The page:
* * * * *

“In the afternoon, the king came to see us, followed by a man with a book under his arm, which was said to have been picked up in the Niger after the loss of our countryman. It was enveloped in a large cotton cloth, and our hearts beat high with expectation as the man was slowly unfolding it, for by its size we guessed it to be Mr. Park’s journal; but our disappointment and chagrin were great, when, on opening the book, we discovered it to be an old nautical publication of the last century. The title-page was missing, but its contents were chiefly tables of logarithms. It was a thick royal quarto, which led us to conjecture that it was a journal; between the leaves we found a few loose papers of very little consequence indeed; one of them contained two or three observations on the height of the water in the Gambia; one was a tailor’s bill on a Mr. Anderson; and another was addressed to Mr. Mungo Park, and contained an invitation to dinner,–the following is a copy of it:–

‘Mr. and Mrs. Watson would be happy to have the pleasure of Mr. Park’s company at dinner on Tuesday next, at half-past five o’clock.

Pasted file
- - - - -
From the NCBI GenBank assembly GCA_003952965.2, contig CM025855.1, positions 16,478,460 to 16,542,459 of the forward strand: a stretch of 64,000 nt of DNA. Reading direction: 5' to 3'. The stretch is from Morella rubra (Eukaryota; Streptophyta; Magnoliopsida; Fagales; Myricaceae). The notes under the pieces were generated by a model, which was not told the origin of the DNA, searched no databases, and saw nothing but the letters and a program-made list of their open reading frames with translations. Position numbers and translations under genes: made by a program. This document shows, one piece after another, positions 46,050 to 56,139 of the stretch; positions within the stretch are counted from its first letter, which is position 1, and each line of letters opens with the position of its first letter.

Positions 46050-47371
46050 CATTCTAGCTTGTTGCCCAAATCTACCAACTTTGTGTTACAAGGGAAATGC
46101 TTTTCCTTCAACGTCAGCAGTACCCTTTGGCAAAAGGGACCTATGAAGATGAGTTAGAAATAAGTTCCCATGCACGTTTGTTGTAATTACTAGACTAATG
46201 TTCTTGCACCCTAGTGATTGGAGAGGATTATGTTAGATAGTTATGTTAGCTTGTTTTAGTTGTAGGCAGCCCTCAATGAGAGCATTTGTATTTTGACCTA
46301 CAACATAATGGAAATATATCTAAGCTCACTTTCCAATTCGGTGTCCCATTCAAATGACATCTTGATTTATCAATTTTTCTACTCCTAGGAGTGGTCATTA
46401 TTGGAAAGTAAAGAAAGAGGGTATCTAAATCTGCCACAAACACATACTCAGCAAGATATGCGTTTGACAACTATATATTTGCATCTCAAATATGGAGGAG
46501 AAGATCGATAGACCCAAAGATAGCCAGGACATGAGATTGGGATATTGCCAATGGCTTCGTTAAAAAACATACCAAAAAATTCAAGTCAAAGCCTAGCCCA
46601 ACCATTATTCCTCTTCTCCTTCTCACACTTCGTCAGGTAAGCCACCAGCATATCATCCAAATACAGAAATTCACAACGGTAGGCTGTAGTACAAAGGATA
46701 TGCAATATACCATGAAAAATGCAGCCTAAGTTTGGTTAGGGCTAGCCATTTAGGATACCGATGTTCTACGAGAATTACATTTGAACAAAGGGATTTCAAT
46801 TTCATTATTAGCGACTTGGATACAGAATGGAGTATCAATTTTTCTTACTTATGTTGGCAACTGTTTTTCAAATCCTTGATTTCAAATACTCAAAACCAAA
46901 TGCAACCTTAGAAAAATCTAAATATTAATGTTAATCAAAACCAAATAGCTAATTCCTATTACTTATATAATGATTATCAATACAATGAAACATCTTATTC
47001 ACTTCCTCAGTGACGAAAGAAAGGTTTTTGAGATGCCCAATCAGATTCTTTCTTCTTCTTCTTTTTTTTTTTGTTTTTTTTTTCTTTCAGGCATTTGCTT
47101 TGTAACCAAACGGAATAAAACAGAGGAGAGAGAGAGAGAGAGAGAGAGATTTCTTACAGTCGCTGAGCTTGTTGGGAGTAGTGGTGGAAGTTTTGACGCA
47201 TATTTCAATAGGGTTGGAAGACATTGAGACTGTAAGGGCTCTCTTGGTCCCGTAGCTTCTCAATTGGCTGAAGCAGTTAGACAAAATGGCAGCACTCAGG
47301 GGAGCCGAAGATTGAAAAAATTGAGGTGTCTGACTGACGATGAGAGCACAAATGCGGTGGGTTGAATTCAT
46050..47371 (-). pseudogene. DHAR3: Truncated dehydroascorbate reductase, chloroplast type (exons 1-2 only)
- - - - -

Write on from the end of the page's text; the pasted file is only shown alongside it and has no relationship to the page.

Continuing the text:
‘An answer is requested.

‘_Strand, 9th Nov. 1804_.’

“The king, as well as the owner of the book, looked as greatly mortified as ourselves, when they were told that the one produced was not that of which we were in quest, because the reward promised would not of course be obtained. As soon as our curiosity had been fully satisfied, the papers were carefully collected and placed again between the leaves, and the book as carefully folded in its envelope as before, and taken away by its owner, who values it as much as a household god. Thus all our hopes of obtaining Mr. Park’s journal or papers, in this city, are entirely defeated. The inquiry, on our part, has not been prosecuted without much trouble and anxiety, and some little personal sacrifices likewise, which, had they been ten times as great, we would gladly have made whilst a single hope remained of their being effectual.”